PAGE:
Project procurement activities are often managed by specialists. By this I mean that the procurement department takes over responsibility for purchasing and contract management from the project manager. As a result of this separation of responsibilities, the steps and stages of procurement are often poorly understood by PMs.
In this and the next few blog submissions, I will attempt to shed light on procurement activities and relate these activities to the PMI PMBOK.
1. Make purchase decisions – Planning
Purchase decisions follow from project planning and analysis. Project needs are analyzed and compared with available resources and skills. Anything the organization cannot provide must be procured.
2. Prepare bid documents
These documents include a SOW statement (Scope of Work), general terms and conditions, bid response instructions, and an explanation of how proposals will be evaluated (source selection criteria).
3. Distribute bid packages to potential vendors
Potential vendors can be identified through advertising, the internet, or through an organization’s qualified vendors list.
4. Bidder’s conferences
Bidder or vendor conferences are used to efficiently deliver detailed information to potential vendors. The events offer an opportunity for vendors to ask questions and to hear questions posed by other potential vendors.
5. Receive responses from bidders
A suitable time-frame must be given for vendors to prepare bids. Additional information and clarifications are often required by vendors.
6. Evaluate proposals
After all bids have been received, they are evaluated on the basis of a predetermined scoring system referred to as ‘source selection criteria.’ The comparisons are typically performed by experts from various disciplines related to the type of procurement.
7. Interview bidders
Short-listed bidders are interviewed to discuss details of their offers and to ensure a good fit with the purchasing organization.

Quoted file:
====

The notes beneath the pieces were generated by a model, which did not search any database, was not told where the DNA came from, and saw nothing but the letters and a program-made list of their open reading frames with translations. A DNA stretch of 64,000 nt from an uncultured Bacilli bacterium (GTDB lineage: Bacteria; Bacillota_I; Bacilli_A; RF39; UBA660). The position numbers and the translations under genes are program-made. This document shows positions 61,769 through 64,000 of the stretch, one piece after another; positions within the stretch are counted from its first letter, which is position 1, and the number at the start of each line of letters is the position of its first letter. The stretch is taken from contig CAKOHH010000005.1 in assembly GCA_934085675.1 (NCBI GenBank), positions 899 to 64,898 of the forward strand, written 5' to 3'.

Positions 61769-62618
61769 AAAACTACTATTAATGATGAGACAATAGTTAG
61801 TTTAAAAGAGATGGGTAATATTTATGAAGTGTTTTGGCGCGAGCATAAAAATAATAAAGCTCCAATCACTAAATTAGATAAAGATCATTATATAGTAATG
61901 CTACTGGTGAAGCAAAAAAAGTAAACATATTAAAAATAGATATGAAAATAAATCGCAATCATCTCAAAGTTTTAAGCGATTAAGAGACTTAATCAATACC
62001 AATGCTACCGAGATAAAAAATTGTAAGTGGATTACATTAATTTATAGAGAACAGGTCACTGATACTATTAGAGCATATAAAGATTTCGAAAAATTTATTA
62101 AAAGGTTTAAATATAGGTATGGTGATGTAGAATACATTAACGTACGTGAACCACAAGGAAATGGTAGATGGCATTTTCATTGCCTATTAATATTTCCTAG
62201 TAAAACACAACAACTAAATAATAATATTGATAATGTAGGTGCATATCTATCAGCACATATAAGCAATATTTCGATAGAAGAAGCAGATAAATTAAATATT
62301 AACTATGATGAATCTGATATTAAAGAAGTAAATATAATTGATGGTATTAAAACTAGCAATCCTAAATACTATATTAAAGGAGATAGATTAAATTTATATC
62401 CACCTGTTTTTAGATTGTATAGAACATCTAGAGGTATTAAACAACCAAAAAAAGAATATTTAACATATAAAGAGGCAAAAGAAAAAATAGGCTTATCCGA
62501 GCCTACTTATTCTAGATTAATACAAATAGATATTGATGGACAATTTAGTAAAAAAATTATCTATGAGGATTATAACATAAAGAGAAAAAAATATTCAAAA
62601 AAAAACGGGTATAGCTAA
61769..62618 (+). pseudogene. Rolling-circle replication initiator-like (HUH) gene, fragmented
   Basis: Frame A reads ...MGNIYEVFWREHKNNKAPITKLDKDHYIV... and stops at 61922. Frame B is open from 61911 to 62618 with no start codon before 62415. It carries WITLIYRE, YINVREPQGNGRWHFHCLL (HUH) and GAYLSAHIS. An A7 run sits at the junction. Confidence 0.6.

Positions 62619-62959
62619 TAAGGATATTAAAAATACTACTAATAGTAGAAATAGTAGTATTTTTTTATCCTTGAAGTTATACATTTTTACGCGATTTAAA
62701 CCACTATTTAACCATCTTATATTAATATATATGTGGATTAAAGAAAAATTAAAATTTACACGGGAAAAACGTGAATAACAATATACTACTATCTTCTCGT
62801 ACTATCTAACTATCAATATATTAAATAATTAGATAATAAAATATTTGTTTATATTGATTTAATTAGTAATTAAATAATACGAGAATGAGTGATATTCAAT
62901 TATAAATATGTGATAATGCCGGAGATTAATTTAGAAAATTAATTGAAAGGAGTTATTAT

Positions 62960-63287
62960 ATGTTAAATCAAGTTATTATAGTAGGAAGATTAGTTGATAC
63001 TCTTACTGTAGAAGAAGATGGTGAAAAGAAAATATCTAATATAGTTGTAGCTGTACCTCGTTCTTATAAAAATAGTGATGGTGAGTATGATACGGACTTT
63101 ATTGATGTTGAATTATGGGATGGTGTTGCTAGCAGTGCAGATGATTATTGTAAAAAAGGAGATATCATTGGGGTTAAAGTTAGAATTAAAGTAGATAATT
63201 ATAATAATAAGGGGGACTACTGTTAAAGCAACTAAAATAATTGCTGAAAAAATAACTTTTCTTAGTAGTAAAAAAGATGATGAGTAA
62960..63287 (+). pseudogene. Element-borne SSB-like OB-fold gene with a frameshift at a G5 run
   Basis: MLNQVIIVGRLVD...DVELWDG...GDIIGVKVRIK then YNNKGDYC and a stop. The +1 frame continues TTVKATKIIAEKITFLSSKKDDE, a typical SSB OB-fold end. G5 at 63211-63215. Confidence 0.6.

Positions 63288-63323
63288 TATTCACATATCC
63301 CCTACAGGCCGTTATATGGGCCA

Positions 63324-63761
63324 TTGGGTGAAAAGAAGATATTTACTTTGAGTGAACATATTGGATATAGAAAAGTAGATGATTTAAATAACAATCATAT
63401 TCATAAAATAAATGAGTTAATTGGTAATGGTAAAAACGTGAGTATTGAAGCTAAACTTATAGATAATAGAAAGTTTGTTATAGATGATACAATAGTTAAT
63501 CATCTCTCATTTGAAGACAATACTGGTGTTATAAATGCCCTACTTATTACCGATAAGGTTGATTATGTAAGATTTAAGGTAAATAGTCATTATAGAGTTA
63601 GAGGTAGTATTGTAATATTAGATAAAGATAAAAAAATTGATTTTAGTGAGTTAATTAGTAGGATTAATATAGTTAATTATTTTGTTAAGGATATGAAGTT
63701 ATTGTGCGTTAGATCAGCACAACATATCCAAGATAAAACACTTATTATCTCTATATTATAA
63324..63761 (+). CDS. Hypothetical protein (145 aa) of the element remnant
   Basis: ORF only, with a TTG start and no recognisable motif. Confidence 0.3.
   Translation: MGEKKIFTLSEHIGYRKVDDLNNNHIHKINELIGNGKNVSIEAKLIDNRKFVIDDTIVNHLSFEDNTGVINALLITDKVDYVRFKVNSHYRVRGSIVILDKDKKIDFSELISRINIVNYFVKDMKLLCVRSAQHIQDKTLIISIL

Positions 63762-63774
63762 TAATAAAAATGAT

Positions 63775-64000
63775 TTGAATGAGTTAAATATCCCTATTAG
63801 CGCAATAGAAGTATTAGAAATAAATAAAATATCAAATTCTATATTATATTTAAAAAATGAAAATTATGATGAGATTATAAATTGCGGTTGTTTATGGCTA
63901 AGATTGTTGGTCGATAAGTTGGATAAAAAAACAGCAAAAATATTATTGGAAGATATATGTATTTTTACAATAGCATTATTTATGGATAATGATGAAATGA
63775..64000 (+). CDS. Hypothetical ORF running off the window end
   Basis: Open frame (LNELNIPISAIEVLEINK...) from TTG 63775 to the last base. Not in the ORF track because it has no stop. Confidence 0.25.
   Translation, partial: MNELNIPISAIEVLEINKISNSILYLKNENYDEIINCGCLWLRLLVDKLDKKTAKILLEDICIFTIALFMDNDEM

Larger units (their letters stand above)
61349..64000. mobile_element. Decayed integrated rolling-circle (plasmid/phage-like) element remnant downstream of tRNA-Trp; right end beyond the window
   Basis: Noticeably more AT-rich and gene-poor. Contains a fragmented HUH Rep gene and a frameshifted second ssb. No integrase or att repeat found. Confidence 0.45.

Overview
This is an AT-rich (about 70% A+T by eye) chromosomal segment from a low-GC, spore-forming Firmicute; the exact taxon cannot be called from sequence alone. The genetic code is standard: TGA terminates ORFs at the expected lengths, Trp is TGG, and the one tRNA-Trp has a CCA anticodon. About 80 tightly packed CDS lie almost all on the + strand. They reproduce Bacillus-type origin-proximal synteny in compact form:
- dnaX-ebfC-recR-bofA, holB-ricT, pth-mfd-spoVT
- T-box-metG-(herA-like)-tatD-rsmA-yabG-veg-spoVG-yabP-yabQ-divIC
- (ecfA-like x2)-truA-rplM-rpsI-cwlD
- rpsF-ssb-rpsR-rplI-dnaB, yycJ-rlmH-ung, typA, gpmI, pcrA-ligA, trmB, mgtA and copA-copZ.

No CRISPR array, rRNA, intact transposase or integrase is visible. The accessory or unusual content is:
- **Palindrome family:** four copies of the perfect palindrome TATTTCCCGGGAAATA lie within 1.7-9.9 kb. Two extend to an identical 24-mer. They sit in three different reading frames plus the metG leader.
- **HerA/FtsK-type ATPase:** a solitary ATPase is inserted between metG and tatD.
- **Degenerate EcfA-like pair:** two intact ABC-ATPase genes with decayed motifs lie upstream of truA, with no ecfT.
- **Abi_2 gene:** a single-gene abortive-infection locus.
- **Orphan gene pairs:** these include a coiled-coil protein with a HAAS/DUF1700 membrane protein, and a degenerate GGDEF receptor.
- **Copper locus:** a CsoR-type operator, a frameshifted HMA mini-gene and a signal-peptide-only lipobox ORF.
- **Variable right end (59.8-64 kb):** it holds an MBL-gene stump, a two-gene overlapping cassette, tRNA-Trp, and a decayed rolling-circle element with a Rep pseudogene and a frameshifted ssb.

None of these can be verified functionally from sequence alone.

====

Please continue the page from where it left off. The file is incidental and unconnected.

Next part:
8. Conduct negotiations
The leading candidate is invited to discuss (negotiate) contract details. The issues that generally require clarification include such things as delivery date, shipping costs, warranty, and support.
9. Award contract
A contract is awarded for each procurement. The contract is a legal document that clarifies the responsibilities and relationships between the buyer and seller.
10. Determine work start date
Work cannot begin until after the final contract has been signed by senior management of both the buying and selling organizations. Delays in obtaining final signatures can result in delays to the start of work.
11. Manage contracts
‘Managing contracts’ is the supervision of actual procurement activities from both an administrative and a practical perspective. Responsibility for ensuring that the right work gets done at the right time is typically left to the project team. Administrative responsibility remains with the procurement department.
12. Review performance (extend or terminate)
Throughout the life of the ‘delivery’ of goods and services, the performance of the delivering organization (vendor) must be constantly reviewed and compared with contract terms. A detailed SOW is a critical component of effective performance analysis.
If vendor performance falls below a specified standard, (such as schedule or quality) then the contract may be terminated according to terms established in the contract. (Of course every effort should be made to correct the situation through negotiations and discussions before considering termination.)
13. Claims administration
Claims administration involves the management of conflicts between the buyer and seller.
How claims are administered is determined by the procedures set out in the contract. When the remedies specified in the contract are insufficient to resolve conflicts, the issue may ultimately end up being settled in court.
14. End contracts
After all work is complete, or if the contract is terminated, the contract is formally ‘closed.’
Contract closure involves the formal notification of all parties regarding the status of the contract. In addition, a contract archive is created that documents exactly what work was completed and what payments made. Records are kept of all correspondence generated during the life of the contract.
15. Lessons learned
An important part of helping an organization to avoid repeating mistakes is the gathering of ‘lessons learned.’ This includes an analysis of what went according to plan, what went wrong, and what should have been done differently.
16. Ongoing claim administration – litigation
Conflicts between the buying and selling organizations can continue long after a project is formally completed. An organization’s legal and procurement departments take responsibility for ongoing claims administration, which can take years to be resolved.